Interview with David Berri, author of _Stumbling on Wins_

Today features something a little different. Sports economist David Berri has a new book out, Stumbling on Wins. I was a big fan of Berri's first book, Wages of Wins, and regularly read his blog. I sent him a few short questions.

PVW: Whenever I read you write about your work, you seem to put it in terms of behavioral economics, but I've never actually heard you use the term. Do you identify yourself within that camp as an economist?

To answer your questions I am going to refer to the summary of behavioral economics offered by Alan Krueger at Princeton.

Krueger offers the following description of behavioral economics:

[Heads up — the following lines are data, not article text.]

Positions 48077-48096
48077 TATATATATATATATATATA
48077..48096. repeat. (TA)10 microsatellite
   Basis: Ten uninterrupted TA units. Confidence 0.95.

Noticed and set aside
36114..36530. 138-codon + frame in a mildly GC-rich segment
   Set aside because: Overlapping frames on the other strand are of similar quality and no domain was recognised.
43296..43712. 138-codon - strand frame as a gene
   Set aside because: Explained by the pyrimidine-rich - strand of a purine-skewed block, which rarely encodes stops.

As Krueger notes, this is one of the fastest growing fields in economics. Stumbling on Wins is but one book drawing upon research from this field. For example, in Predictably Irrational, Dan Ariely presents evidence – drawn from laboratory experiments -- that human beings frequently fall short of the rational ideal. Nudge – by Richard Thaler and Cass Sunstein -- show how once we understand that people are not perfectly rational better policies can be designed. And How Markets Fail (by John Cassidy), The Myth of the Rational Market (by Justin Fox), and Animal Spirits (by George Akerlof and Robert Shiller), all demonstrate how behavioral economics can explain the causes of our recent economic downturn. So this is not just a field that is growing, it's also an important area of research.